September 4, 2011


I left Hiroshima the morning after a typhoon passed and hopped on a train toward Miyajima. Hiroshima is incredibly clean and modern, with a delta that cuts the city into islands, surrounding the buildings with tidal channels that reflect the sky and skyline.

Each train line in Japan has its own distinct personalities, and the Shinkansen are no different. One sounded and felt like it had a transmission problem as it’d lurch between speeds (gears?), while another had a winding-up sci-fi whirr that would dissipate as the train approached higher velocities. Even so, travel by Shinkansen is smooth and generally quiet compared to the slower diesel and electric trains that ply the local rail lines of the Kansai and Chūgoku regions. Unlike the commuter trains of Tokyo, these rail cars lack video screens or announcements in English as to the next stops, and you can distinctly feel the clicks of the tracks as the train chugs along.

What’s the right soundtrack for riding trains in Japan? On the bright and brilliant morning I left Hiroshima, the only thing appropriate to listen to as the train pulled out of the station seemed to be Johnny Cash, lamenting about being stuck in Folsom Prison and hearing train whistles from his cell. Unlike Mr. Cash, I was mobile and free, but the lyrics about how “I hear the train a comin’ / It’s rollin’ ’round the bend” meshed well with the sleekness of the structures we went clickety-clack by along the rivers. Widely separated in time and space from the era and the land that inspired these songs, there’s something timeless about the theme of traveling by train, whether in modern Japan or 20th century California.

A few stops down the line, I got off at Miyajimaguchi, or the gateway to Miyajima (宮島, “shrine island”), where I met up with Anna and Mark. I’ve known Anna since preschool and we taught sailing together in 2001 at the Inverness Yacht Club. I don’t think I’d seen her since then; just occasional photos on Facebook and updates from her mother who teaches art classes with my mom. Anna teaches science at a US Department of Defense school at the Navy base in Sasebo; Mark substitute teaches there and chaperones school trips to surrounding countries. They’d driven up from Sasebo, braving both typhoon and horrendous Japanese road tolls to visit the World Heritage site of Itsukushima (厳島, “solemn island”), more popularly known as Miyajima.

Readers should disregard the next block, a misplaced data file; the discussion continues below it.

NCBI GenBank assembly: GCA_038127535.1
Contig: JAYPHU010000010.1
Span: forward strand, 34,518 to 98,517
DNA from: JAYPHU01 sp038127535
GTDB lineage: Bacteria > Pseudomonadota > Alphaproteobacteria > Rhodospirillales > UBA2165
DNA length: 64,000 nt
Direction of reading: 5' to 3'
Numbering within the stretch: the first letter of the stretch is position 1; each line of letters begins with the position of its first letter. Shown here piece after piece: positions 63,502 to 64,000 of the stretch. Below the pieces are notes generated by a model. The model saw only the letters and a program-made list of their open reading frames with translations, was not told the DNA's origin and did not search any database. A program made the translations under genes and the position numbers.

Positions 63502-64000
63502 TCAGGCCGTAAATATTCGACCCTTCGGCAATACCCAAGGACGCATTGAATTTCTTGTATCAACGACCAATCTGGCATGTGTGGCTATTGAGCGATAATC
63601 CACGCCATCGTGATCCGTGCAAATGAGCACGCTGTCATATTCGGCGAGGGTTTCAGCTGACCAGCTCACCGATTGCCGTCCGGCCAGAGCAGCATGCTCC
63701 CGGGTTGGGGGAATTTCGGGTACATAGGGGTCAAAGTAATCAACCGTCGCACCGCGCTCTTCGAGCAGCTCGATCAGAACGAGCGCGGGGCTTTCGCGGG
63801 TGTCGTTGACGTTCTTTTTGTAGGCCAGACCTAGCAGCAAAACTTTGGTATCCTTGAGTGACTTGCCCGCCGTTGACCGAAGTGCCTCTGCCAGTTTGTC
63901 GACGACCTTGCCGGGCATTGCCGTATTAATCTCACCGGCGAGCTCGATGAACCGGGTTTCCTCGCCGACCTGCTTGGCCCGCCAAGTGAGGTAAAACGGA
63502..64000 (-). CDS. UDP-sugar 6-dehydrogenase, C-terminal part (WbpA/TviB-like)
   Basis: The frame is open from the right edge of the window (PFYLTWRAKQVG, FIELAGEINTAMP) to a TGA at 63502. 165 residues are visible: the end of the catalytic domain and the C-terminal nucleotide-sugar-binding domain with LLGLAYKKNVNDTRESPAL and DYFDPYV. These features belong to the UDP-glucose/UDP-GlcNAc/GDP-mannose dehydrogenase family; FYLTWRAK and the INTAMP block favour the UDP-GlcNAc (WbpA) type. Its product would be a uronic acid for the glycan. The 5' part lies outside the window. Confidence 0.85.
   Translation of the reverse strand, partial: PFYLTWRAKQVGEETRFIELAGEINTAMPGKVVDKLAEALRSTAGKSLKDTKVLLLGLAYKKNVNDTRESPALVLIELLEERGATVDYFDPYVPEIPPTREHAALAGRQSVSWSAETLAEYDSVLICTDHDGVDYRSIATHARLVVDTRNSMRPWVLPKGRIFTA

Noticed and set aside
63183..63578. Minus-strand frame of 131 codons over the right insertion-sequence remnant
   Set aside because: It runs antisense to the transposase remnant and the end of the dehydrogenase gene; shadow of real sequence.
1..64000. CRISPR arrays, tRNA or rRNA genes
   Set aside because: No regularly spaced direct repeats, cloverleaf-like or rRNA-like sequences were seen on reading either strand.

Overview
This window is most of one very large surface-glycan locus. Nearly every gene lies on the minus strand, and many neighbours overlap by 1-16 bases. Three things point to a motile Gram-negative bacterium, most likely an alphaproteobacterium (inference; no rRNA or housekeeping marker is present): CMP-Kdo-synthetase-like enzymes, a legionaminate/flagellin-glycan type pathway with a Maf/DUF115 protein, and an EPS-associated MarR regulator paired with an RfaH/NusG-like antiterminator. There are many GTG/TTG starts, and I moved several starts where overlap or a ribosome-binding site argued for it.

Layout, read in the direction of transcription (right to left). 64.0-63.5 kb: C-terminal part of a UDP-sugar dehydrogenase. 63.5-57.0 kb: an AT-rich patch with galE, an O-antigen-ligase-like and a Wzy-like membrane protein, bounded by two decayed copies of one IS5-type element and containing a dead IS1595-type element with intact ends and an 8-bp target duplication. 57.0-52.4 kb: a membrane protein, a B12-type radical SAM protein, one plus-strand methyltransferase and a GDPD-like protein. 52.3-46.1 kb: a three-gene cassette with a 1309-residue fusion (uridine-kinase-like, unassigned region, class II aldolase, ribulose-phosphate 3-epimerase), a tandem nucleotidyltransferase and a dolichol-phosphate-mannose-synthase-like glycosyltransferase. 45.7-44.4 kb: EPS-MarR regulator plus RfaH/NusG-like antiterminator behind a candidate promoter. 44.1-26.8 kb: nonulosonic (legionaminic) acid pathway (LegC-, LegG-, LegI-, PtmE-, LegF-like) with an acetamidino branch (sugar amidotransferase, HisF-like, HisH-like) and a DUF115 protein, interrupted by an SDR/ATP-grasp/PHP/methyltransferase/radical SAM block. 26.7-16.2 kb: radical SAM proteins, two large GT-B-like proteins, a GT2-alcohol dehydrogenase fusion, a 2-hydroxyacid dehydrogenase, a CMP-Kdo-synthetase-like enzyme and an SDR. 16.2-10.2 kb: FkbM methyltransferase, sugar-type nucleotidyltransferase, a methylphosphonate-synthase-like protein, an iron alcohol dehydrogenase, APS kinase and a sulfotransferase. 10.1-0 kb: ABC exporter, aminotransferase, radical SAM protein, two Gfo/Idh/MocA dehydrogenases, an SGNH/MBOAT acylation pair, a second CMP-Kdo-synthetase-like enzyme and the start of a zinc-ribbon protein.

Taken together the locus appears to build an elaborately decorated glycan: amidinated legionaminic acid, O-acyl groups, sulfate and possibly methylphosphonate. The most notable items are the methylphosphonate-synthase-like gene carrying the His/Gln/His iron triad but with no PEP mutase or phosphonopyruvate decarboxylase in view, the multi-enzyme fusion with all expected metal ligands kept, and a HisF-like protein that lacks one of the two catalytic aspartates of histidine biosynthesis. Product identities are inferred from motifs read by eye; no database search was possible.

We boarded the ferry at Miyajimaguchi (which accepted my JR rail pass!) to a view of the famous orange-red shrine set against a wooded island.  Built for the first time in the 500s, the shrine buildings had been destroyed by typhoons numerous times but had been rebuilt.

As we pulled away from the dock and out into the bay, we saw oyster farms peeking out above the low tide waters.

We puttered closer to the shrine, the base of the torii legs almost visible through the water at low tide. The shrine itself is built on piers above the water, in a liminal state between the common and the sacred worlds.

We paused for photos, the sand visible through the clear waters. The clouds occasionally obscured the sun, but the intensely bright sunlight made it occasionally difficult to smile. (Since when was I taller than Anna?!) The towel around my neck is something I picked up in Shiga-ken as a way to deal with existence in such a humid environment.

The sacredness of Itsukushima is such that no one near the beginning or end of life should approach the island: no births or deaths are permitted on its shores. Thus, women about to give birth and the very ill are encouraged to return to the mainland, and Itsukushima lacks cemeteries or places to bury the dead. Fortunately, Anna’s not due until January, so we proceeded to explore the island and shrines.

This being a Japanese shrine, there were plentiful omiyage shops, tourists, and sacred deer.

Sacred and brazen, these ones were nipping at a man’s back.

Being accosted by deer
One deer was bribed to stand still for a family or tour group photo.  The kanji on the sign was a fun exercise in translation and Kotoba! use: the first four read 日本三景, or “The Three Views of Japan“.  Itsukushima, along with a sandbar and an archipelago of pine-covered islands, compose three scenic locations in Japan that have been noted for their natural beauty since the mid-1600s.  The next two kanji read 安芸, Aki (literally, “inexpensive craft”), a name of a former district that’s now part of Hiroshima Prefecture, 広島県 (“wide island prefecture”). The last two kanji are 宮島, “shrine island”. Together, they all translate to something like, “The Three Views of Japan: Shrine Island in the Aki District”. Finally, the bottom line of kanji gives the date.